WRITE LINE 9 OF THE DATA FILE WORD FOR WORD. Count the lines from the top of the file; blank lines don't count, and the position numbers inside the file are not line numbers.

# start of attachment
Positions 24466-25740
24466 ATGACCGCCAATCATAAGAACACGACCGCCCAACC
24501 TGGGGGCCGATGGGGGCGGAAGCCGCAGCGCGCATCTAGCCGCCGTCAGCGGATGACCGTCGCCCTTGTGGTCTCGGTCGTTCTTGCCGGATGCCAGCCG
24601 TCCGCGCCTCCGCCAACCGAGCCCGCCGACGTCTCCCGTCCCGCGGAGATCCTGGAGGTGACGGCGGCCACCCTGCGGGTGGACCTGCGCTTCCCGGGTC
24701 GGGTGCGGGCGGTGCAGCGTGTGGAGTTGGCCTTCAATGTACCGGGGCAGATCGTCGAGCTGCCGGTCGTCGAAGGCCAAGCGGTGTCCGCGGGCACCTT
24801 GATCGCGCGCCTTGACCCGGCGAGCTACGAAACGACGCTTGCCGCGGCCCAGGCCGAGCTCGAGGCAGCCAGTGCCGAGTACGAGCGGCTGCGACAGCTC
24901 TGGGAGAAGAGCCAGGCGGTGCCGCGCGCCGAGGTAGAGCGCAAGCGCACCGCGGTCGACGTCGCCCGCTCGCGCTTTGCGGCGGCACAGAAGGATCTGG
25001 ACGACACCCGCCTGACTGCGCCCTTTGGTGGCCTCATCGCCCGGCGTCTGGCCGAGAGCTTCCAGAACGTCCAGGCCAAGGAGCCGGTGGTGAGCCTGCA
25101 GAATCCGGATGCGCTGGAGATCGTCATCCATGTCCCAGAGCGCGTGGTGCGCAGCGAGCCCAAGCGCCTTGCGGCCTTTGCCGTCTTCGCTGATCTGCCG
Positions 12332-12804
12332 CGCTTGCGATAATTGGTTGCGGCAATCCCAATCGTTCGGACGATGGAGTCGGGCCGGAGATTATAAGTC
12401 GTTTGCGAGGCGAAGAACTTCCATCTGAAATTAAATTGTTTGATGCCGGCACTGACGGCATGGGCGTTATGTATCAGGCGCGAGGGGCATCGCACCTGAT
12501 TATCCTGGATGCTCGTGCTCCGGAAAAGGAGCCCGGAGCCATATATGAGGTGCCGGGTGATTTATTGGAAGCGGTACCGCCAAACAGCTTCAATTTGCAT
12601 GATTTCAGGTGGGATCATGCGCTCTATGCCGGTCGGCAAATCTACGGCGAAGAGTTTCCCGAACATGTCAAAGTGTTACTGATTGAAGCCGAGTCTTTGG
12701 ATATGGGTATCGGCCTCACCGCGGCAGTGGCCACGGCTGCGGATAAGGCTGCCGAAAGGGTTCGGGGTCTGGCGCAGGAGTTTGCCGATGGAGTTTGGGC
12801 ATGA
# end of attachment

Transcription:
25101 GAATCCGGATGCGCTGGAGATCGTCATCCATGTCCCAGAGCGCGTGGTGCGCAGCGAGCCCAAGCGCCTTGCGGCCTTTGCCGTCTTCGCTGATCTGCCG